Events

Khameni and Missile

Body Language, Small Steps Key to Iran Nuclear Talks

No one expects a concrete agreement to come out of the P5+1 meeting to revive a diplomatic process that stalled almost a year-and-a-half ago. The success of this meeting hinges on whether the Islamic Republic is serious about making a deal on its nuclear program. But can such a weighty matter hinge on how an Iranian diplomat acts and speaks at a meeting, rather than on whether an agreement is reached? Michael Adler reports from Istanbul.

Reflections on Iran’s Tumultuous Revolution: 35 Years Later

Iran marked the 35th anniversary of its Islamic Revolution on February 11. Shaul Bakhash, who witnessed the revolution first-hand, reflects on the revolution’s tumultuous birth and its legacy and how it differed from the still-born revolution in Egypt during the Arab Spring.

A New Challenge for Palestinians

Prime Minister Salam Fayyad's resignation has the potential to inject clarity and honesty into the region's problems, writes Aaron David Miller in this op-ed from The Los Angeles Times.

New Dangers in Familiar Gaza Violence

Confrontation between Israel and Hamas is an old movie. But the grim version playing out now -- with Hamas rockets, particularly use of a long range Fajr 5, aimed at Tel Aviv , Israeli airstrikes and the killing of a top Hamas official -- contains new and disturbing scenes. That said, there is reason to hope this won't turn into a complete disaster film. And Egypt may well be the key.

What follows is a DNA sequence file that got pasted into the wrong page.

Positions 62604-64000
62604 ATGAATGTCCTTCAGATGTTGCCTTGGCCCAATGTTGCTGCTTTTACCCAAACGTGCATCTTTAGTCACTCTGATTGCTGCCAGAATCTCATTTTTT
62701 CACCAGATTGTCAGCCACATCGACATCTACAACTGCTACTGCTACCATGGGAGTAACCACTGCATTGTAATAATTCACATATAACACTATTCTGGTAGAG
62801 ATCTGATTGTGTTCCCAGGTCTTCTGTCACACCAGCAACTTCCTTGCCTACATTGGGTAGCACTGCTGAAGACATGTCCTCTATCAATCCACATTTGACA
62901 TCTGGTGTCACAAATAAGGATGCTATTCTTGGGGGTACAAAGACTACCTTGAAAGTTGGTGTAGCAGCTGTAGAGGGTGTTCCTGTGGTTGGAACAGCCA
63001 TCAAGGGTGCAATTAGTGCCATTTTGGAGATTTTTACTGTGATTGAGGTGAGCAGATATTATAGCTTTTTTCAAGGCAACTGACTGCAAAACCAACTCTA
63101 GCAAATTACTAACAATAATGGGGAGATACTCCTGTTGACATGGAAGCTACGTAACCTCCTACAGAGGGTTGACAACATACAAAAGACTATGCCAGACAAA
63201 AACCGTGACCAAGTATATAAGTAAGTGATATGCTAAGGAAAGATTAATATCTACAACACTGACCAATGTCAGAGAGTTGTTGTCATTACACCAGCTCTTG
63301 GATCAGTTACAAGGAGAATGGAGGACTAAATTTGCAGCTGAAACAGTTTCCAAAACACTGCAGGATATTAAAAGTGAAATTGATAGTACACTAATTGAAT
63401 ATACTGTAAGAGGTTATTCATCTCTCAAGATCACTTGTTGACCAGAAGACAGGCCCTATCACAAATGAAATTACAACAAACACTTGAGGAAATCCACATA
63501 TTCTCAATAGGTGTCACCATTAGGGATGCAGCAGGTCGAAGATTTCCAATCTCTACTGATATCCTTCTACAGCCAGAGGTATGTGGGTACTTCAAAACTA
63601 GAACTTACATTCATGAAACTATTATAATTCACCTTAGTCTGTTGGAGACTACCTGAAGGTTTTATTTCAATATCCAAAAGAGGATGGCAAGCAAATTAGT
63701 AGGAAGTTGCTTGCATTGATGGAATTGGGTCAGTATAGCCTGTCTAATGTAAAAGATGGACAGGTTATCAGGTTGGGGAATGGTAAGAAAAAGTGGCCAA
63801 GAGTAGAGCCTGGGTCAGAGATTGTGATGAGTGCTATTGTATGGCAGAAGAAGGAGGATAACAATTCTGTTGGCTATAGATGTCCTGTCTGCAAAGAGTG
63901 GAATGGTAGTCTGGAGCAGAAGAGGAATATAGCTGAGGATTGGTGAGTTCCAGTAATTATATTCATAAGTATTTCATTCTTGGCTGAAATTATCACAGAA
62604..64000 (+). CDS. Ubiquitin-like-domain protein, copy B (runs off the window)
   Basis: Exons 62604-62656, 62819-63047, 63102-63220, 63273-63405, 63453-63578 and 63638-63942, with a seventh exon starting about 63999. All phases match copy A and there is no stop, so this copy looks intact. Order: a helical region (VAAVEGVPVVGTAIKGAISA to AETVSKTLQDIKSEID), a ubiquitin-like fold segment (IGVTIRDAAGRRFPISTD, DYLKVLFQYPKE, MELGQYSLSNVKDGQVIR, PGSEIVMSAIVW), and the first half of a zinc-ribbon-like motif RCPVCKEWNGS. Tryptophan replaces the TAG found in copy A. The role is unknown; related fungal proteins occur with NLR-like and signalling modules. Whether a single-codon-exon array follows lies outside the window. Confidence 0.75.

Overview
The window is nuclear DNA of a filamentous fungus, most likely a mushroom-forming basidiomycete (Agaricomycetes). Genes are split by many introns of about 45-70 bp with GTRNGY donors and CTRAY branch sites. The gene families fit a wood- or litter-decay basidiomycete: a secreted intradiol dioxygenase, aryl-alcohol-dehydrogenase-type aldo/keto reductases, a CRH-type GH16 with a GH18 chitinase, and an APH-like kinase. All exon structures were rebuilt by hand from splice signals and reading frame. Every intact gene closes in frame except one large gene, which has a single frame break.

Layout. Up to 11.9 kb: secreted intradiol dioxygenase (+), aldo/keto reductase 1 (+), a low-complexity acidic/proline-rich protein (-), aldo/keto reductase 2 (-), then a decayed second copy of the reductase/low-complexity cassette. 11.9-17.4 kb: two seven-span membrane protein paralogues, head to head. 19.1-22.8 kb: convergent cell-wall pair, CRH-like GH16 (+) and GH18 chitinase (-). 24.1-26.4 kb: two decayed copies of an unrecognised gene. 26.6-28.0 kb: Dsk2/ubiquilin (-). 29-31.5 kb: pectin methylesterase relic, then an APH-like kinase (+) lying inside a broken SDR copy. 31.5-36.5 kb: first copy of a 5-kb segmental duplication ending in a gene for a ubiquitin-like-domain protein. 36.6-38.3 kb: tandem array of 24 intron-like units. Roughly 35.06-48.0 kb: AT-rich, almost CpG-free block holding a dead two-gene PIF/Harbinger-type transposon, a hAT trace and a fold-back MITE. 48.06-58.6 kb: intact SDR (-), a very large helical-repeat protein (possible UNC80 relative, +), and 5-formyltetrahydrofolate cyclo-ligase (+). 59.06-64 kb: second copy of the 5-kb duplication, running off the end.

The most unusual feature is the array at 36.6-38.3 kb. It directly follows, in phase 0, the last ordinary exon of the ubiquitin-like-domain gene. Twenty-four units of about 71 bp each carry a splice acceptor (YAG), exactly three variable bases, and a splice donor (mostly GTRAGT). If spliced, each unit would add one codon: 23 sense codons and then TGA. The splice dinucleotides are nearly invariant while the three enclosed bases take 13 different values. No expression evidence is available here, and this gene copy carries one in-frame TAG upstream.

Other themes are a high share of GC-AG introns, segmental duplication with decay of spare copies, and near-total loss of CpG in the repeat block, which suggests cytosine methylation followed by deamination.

"Algeria’s Islamists Crushed in First Arab Spring Elections" by David B. Ottaway

David B. Ottaway is a senior scholar at the Wilson Center who has recently returned from Algeria. The following piece is an overview of his observations of Algeria’s May 10 parliamentary elections.

UN Nuclear Watchdog Warns on Iran and Syria

By Michael Adler, Public Policy Scholar, Woodrow Wilson Center

Back to the Drawing Boards

The Obama administration has sometimes been tactically adroit in dealing with Egypt since the fall of Mubarak in February 2011; at other times it has been caught flat-footed. But the nature of political changes afoot in Egypt today now demands more than adjustment, but instead a fundamental rethinking of a relationship that has been a cornerstone of U.S. policy in the Middle East since the Nixon administration.

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